Now, let's discover how the NIST/NIH team plans to bring colors to MRI. "Unlike the chemical solutions now used as image-enhancing contrast agents in MRI, the NIST/NIH micro-magnets rely on a precisely tunable feature -- their physical shape -- to adjust the radio-frequency (RF) signals used to create images. The RF signals then can be converted into a rainbow of optical colors by computer. Sets of different magnets designed to appear as different colors could, for example, be coated to attach to different cell types, such as cancerous versus normal. The cells then could be identified by tag color."

These micromagnets could also be used as "microscopic RF identification (RFID) tags, similar to those used for identifying and tracking objects from nationwide box shipments to food in the supermarket. The device concept is flexible and could have other applications such as in enabling RFID-based microscopic fluid devices (microfluidics) for biotechnology and handheld medical diagnostic toolkits. The microtags would need extensive further engineering and testing, including clinical studies, before they could be used in people undergoing MRI exams."

This research work has been published in a recent issue of Nature under the title "Micro-engineered local field control for high-sensitivity multispectral MRI" (Volume 453, Number 7198, Pages 1058-1063, June 19, 2008). The figures above have been picked from this article.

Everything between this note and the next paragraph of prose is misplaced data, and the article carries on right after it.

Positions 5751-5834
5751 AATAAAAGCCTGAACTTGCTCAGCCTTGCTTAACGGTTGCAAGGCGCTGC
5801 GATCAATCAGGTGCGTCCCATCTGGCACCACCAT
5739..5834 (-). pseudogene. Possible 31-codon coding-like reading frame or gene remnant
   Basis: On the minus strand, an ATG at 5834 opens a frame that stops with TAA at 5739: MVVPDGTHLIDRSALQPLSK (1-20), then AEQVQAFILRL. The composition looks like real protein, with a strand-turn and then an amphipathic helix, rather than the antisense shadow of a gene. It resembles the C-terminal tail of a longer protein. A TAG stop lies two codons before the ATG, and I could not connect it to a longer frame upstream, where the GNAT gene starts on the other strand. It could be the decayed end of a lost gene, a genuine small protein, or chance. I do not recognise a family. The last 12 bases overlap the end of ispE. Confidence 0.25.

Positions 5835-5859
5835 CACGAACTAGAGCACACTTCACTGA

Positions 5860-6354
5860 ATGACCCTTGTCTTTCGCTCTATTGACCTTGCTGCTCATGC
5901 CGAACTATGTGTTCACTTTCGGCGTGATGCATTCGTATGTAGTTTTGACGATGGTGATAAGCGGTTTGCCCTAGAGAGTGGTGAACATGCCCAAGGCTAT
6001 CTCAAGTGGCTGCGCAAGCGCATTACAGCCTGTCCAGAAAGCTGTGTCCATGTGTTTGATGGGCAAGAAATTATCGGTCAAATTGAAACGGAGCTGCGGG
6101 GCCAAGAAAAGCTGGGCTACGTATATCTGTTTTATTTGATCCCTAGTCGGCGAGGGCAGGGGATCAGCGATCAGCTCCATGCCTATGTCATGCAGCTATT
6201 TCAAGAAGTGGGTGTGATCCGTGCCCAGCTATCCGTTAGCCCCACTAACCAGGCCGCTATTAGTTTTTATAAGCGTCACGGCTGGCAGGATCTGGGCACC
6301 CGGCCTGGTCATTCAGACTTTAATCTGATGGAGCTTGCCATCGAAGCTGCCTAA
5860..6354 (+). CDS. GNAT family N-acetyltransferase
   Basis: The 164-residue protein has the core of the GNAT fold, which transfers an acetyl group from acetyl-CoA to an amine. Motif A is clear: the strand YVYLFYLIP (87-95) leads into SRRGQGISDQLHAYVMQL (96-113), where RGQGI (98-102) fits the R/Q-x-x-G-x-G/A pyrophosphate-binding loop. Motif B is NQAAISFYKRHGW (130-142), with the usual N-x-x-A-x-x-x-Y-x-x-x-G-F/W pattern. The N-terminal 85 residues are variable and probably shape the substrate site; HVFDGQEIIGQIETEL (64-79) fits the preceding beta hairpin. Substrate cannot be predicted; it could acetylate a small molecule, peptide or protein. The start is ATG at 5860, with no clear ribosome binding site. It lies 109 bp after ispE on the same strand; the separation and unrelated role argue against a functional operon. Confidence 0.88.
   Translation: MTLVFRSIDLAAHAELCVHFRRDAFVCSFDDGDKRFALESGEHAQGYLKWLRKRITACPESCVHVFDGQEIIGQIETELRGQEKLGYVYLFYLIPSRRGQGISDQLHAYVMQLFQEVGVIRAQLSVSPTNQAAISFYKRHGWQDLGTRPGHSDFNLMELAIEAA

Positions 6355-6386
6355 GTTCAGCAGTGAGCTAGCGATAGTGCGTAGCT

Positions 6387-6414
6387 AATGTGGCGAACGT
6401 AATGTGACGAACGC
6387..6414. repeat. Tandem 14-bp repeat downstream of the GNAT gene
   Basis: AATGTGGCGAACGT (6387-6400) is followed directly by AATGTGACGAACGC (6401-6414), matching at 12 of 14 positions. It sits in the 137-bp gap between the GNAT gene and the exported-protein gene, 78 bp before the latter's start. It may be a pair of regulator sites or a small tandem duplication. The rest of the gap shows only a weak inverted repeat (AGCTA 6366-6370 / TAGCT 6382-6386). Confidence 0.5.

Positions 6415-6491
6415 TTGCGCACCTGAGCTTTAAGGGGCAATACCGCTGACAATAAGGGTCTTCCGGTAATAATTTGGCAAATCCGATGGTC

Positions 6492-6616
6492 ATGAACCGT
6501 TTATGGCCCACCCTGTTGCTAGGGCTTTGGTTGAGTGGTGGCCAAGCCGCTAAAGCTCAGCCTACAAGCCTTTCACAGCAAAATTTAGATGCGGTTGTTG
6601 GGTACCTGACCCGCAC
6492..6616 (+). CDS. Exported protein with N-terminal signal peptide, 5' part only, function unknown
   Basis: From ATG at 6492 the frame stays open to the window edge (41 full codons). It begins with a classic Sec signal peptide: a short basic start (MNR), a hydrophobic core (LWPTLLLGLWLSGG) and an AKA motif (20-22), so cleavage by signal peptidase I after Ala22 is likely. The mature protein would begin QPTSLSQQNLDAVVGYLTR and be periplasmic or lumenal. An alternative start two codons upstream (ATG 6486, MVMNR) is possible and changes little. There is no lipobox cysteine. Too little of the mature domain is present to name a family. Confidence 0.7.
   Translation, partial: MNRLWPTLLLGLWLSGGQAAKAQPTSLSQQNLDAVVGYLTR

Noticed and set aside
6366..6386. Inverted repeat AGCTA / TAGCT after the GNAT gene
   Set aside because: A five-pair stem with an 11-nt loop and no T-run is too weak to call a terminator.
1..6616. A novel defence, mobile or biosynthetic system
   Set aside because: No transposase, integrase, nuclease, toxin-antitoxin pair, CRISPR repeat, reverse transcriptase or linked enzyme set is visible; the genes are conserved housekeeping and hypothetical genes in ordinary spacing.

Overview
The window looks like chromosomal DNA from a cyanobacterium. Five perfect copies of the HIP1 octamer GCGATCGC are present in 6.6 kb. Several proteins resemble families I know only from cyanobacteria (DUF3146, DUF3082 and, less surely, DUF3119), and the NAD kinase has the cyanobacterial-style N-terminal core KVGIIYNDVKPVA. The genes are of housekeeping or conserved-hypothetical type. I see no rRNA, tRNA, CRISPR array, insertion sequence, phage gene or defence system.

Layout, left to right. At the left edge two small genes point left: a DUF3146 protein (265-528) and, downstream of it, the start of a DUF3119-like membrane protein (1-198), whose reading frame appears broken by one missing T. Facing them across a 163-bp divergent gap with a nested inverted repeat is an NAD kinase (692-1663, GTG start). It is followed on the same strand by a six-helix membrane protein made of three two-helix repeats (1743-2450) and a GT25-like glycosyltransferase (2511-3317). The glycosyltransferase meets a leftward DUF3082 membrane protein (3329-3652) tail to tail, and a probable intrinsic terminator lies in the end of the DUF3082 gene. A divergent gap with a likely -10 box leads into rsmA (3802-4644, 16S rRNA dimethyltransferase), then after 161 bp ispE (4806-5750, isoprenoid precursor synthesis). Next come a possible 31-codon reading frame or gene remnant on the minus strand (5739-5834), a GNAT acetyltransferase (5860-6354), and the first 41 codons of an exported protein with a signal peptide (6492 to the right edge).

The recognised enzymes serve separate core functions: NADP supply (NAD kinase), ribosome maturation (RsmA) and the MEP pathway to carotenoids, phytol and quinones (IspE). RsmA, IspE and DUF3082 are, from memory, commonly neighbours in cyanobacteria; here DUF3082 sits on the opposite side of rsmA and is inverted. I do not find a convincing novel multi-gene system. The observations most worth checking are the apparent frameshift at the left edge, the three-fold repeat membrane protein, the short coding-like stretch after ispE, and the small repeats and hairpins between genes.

Here is the beginning of the abstract. "In recent years, biotechnology and biomedical research have benefited from the introduction of a variety of specialized nanoparticles whose well-defined, optically distinguishable signatures enable simultaneous tracking of numerous biological indicators. Unfortunately, equivalent multiplexing capabilities are largely absent in the field of magnetic resonance imaging (MRI). Comparable magnetic-resonance labels have generally been limited to relatively simple chemically synthesized superparamagnetic microparticles that are, to a large extent, indistinguishable from one another."

And here is the approach chosen by the NIST/NIH team. "Here we show how it is instead possible to use a top-down microfabrication approach to effectively encode distinguishable spectral signatures into the geometry of magnetic microstructures. Although based on different physical principles from those of optically probed nanoparticles, these geometrically defined magnetic microstructures permit a multiplexing functionality in the magnetic resonance radio-frequency spectrum that is in many ways analogous to that permitted by quantum dots in the optical spectrum."

For even more information, here is a link to a Technology Review article, "Multicolor MRI for Molecular Imaging" (Katherine Bourzac, June 19, 2008). Here is the last paragraph about the possible toxicity of such injectable micromagnets. "The micromagnets, described this week in the journal Nature, have so far been made from nickel, which is toxic. But Zabow says that they could easily be made from iron, which is nontoxic and magnetic. The researchers are exploring the idea of using the particles as 'sensors of physiological conditions inside the body,' says Zabow, but he cautions that they are only now taking the first step in that direction, planning tests in cells."

Sources: NIST news release, June 18, 2008; and various websites